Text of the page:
What led up to that decision?
I came here, to Charbonnières, from Chartres, where I spent the night between Good Friday and Easter Eve in a solitary vigil in a crypt under the huge cathedral. During the history of that remarkable church a sort of religious fever broke out in the 1140s and people of all classes began to pull and drag heavy wagons and carts to the cathedral. It was the well known “cult of carts”. Princes and peasants alike put themselves into the harness of beasts and dragged in silence, heavy loads of building materials and food stuff to Chartres from all over France and the Continent. The motivation to do all this must have been religious conviction, of course, but some may have joined because it was religiously à la mode.
If we follow the lead and do just as the others do, it so easily will become a pretence, I believe. After more than twenty years of experience as a farmer (by choice) and of simple living (by compulsion), I can hardly believe
that any serious decision “to live simply” will last for long or work out positively if it is not part and parcel of an inner context.
- But, looking over the inward connections and patterns of a lifetime, who took the initiatives?
- Who opened me up for the true listening? And how to map such a vast field?
- And how to prune the most interesting question in the world: “Who am 1?”
This was in fact an early question of mine, partly perhaps because l may have had identification difficulties. I was brought up under the ownership of my mother, a dancer of a most domineering temperament. It must have been, I presume, rather rough sailing now and then. In order to survive that mental “pas de deux” and its exercise of “the five positions” one probably had to pretend a good deal. Therefore, also: “What is Truth?”
Uneven in school, to put it nicely, I became one of these abashed and confused adolescents, mainly interested in painting and the writing of verses. As far as I can remember, I was constantly followed by a certain dim idea, which, I guess, has hunted many a young fellow. A good picture or a poem could, I was sure, become a sort of landing-net capable of catching that hidden real Reality which, as I saw it, must exist behind the screen of the “Normal” reality. Then, seen in that relation, I could find out what life was all about. Thus: “What is Reality?”
Eivor, my wife, and I came to know one another already in our early teens. We married in 1939 and the war came and separated us. After the war our life together came out in a completely changed pattern. For me personally two different trends led to a new view of life. One, short and unexpected, can be exemplified by a book of Fritz Künkel, the psychologist, which gave me a hard, sudden punch. Another, a longer and more gentle process, led slowly from deep admiration of the classical Chinese brush paintings in Indian ink and of the Tan lyrics, via Rabindranath Tagore, to Sri Ramakrishna, who I thought was another Indian poet, when I first picked him out. A religious Reality of a sort had thus slowly begun to dawn and in 1945, in his “Perennial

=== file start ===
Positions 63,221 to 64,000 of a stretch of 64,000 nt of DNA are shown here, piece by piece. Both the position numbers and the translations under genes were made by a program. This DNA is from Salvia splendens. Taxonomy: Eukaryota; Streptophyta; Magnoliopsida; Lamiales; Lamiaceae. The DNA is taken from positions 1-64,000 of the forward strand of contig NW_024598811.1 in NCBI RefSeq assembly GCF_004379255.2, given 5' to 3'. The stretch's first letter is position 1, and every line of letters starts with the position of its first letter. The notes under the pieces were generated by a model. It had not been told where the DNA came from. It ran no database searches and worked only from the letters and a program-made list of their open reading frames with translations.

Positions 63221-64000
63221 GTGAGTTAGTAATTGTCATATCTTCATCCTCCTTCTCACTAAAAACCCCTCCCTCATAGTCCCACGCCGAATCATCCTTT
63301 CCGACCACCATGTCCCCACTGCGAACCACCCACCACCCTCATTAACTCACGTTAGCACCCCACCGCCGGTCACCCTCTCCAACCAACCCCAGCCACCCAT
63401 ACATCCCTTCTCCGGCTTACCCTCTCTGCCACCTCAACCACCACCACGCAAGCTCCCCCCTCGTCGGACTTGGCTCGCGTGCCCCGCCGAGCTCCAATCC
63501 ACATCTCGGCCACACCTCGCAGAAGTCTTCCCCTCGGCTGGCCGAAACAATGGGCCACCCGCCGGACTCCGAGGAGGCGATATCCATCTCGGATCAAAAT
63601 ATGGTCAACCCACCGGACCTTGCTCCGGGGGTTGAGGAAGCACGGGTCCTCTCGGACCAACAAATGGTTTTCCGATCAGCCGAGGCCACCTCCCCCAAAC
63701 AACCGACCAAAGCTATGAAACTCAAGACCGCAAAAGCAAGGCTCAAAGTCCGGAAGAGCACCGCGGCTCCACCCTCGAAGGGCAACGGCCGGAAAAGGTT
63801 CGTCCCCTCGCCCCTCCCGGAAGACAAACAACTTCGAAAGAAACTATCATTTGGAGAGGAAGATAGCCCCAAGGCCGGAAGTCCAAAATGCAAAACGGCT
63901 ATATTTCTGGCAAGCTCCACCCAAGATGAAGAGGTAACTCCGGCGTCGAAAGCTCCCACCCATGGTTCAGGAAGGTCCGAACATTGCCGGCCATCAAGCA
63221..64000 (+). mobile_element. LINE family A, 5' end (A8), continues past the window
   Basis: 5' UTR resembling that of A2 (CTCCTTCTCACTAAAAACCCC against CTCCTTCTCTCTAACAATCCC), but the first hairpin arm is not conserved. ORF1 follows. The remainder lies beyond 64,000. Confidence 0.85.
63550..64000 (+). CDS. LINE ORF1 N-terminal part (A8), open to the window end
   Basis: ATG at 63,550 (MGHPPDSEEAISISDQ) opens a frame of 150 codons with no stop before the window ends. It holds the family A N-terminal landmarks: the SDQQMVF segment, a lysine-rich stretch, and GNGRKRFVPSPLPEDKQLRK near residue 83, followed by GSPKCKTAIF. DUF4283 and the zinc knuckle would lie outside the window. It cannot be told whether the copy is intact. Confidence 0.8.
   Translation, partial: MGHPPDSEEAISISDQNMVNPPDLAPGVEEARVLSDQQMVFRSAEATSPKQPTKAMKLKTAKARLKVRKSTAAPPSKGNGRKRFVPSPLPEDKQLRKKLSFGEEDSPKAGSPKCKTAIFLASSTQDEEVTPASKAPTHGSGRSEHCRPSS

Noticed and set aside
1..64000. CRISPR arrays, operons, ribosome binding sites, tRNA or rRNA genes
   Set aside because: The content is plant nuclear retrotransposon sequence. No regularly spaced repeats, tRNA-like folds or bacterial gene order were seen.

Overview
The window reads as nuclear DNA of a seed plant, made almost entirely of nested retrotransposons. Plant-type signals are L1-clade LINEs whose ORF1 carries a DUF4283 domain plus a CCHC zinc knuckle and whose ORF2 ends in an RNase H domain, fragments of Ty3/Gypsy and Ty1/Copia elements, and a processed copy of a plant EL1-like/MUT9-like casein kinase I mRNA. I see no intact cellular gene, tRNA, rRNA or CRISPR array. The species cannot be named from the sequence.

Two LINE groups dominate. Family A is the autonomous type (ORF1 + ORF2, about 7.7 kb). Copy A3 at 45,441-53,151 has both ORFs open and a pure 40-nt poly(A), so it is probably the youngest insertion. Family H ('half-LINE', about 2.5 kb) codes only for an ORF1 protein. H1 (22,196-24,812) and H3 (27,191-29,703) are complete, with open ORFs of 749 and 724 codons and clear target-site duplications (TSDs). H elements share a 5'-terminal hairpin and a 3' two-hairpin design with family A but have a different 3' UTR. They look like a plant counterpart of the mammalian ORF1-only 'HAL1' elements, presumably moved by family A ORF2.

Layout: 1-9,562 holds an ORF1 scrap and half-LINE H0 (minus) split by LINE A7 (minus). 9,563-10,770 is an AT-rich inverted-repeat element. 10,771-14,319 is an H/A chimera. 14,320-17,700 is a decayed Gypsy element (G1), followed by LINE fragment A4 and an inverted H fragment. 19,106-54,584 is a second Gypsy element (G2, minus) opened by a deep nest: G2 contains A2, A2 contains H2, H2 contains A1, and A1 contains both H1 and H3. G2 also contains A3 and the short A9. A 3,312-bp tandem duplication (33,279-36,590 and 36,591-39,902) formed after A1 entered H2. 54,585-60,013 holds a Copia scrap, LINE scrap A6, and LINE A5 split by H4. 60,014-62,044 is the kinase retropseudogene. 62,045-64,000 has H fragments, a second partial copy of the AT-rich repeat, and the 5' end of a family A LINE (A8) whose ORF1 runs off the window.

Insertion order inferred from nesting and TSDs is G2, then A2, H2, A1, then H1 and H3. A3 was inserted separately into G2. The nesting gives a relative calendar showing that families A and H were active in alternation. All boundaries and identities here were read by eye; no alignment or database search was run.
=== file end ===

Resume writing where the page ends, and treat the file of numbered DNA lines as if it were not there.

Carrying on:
Philosophy”, Aldous Huxley said gravely to me that amazing: “Tat twam asi!—That art thou!”
My life in the world of the Perennial Philosophy was very captivating, too beautiful, indeed. But, nevertheless, now I had turned a corner. Rather soon, however, I discovered how lofty it was. Bookish all over. It was impossible to remain “religious” all by yourself and by that I meant to keep going on the top of an emotion. I had a very scornful and preconceived attitude toward the Christian churches, so primitive and narrow-minded compared with Eastern wisdom. A year or two earlier, however, someone near to me had told me about his own odd life. In England, during the bygone Edwardian days before the first World War, he met some Quakers. They had, he told me, a new kind of religion, clean and based on Truth only. Nothing of the usual paraphernalia of the churches, the blood and the lot. No: come just as you are! And what he had told me then, came into my mind now, and I looked for the address in the telephone book and wrote a question to the tiny little Yearly Meeting of the Society of Friends in Sweden. The year was 1946 and they consisted then of about 70-80 members.
I remember still very distinctly the precise moment when for the first time I stood outside the closed door of the meeting for worship. It was in a dark and Sunday-empty corridor of an old folk-high school in the city of Stockholm. Purposely I was a little late in order not to meet anyone. When I had the cold handle in my hand it went through my mind so astonishingly clearly: “Beware! If you press that handle down now, your life will change completely!” It did. Mainly because a young American Friend ran out on the street after me, when I tried to escape after the meeting.